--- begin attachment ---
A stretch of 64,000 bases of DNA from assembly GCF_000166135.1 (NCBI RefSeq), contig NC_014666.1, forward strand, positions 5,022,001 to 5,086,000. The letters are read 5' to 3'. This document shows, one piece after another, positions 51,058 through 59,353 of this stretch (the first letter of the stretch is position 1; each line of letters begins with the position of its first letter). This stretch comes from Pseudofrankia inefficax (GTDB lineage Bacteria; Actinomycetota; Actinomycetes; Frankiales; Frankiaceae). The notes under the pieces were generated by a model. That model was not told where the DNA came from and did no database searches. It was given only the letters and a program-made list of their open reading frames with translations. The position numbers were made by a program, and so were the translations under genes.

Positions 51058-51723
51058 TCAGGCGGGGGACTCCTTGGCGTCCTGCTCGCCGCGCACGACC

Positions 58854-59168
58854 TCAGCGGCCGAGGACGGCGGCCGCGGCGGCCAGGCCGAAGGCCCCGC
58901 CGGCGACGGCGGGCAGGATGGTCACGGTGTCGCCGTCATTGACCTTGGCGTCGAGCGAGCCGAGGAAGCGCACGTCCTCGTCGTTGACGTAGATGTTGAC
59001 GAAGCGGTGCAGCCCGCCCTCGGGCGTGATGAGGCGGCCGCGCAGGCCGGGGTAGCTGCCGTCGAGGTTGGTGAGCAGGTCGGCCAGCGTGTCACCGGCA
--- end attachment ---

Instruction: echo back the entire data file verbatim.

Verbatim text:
A stretch of 64,000 bases of DNA from assembly GCF_000166135.1 (NCBI RefSeq), contig NC_014666.1, forward strand, positions 5,022,001 to 5,086,000. The letters are read 5' to 3'. This document shows, one piece after another, positions 51,058 through 59,353 of this stretch (the first letter of the stretch is position 1; each line of letters begins with the position of its first letter). This stretch comes from Pseudofrankia inefficax (GTDB lineage Bacteria; Actinomycetota; Actinomycetes; Frankiales; Frankiaceae). The notes under the pieces were generated by a model. That model was not told where the DNA came from and did no database searches. It was given only the letters and a program-made list of their open reading frames with translations. The position numbers were made by a program, and so were the translations under genes.

Positions 51058-51723
51058 TCAGGCGGGGGACTCCTTGGCGTCCTGCTCGCCGCGCACGACC

Positions 58854-59168
58854 TCAGCGGCCGAGGACGGCGGCCGCGGCGGCCAGGCCGAAGGCCCCGC
58901 CGGCGACGGCGGGCAGGATGGTCACGGTGTCGCCGTCATTGACCTTGGCGTCGAGCGAGCCGAGGAAGCGCACGTCCTCGTCGTTGACGTAGATGTTGAC
59001 GAAGCGGTGCAGCCCGCCCTCGGGCGTGATGAGGCGGCCGCGCAGGCCGGGGTAGCTGCCGTCGAGGTTGGTGAGCAGGTCGGCCAGCGTGTCACCGGCA